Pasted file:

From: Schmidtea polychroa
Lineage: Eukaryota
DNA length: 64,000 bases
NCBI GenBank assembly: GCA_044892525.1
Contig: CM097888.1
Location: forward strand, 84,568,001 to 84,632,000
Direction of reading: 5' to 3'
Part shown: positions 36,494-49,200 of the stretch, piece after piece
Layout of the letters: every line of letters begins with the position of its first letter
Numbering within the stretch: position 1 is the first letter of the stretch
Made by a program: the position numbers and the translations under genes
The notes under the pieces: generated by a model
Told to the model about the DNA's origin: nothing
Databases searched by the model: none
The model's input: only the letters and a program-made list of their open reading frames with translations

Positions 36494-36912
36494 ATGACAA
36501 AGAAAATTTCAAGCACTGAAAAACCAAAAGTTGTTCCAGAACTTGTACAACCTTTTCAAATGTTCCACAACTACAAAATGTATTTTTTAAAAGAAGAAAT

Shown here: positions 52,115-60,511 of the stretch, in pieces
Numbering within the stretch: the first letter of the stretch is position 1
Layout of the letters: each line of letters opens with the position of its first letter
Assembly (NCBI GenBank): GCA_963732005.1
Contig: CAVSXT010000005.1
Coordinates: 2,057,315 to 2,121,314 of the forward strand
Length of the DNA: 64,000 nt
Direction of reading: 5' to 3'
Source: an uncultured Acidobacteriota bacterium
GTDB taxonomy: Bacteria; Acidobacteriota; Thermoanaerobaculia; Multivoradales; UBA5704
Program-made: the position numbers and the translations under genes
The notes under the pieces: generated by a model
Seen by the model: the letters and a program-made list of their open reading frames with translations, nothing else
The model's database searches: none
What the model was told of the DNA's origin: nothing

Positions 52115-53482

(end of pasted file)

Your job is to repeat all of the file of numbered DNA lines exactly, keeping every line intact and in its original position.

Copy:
From: Schmidtea polychroa
Lineage: Eukaryota
DNA length: 64,000 bases
NCBI GenBank assembly: GCA_044892525.1
Contig: CM097888.1
Location: forward strand, 84,568,001 to 84,632,000
Direction of reading: 5' to 3'
Part shown: positions 36,494-49,200 of the stretch, piece after piece
Layout of the letters: every line of letters begins with the position of its first letter
Numbering within the stretch: position 1 is the first letter of the stretch
Made by a program: the position numbers and the translations under genes
The notes under the pieces: generated by a model
Told to the model about the DNA's origin: nothing
Databases searched by the model: none
The model's input: only the letters and a program-made list of their open reading frames with translations

Positions 36494-36912
36494 ATGACAA
36501 AGAAAATTTCAAGCACTGAAAAACCAAAAGTTGTTCCAGAACTTGTACAACCTTTTCAAATGTTCCACAACTACAAAATGTATTTTTTAAAAGAAGAAAT

Shown here: positions 52,115-60,511 of the stretch, in pieces
Numbering within the stretch: the first letter of the stretch is position 1
Layout of the letters: each line of letters opens with the position of its first letter
Assembly (NCBI GenBank): GCA_963732005.1
Contig: CAVSXT010000005.1
Coordinates: 2,057,315 to 2,121,314 of the forward strand
Length of the DNA: 64,000 nt
Direction of reading: 5' to 3'
Source: an uncultured Acidobacteriota bacterium
GTDB taxonomy: Bacteria; Acidobacteriota; Thermoanaerobaculia; Multivoradales; UBA5704
Program-made: the position numbers and the translations under genes
The notes under the pieces: generated by a model
Seen by the model: the letters and a program-made list of their open reading frames with translations, nothing else
The model's database searches: none
What the model was told of the DNA's origin: nothing

Positions 52115-53482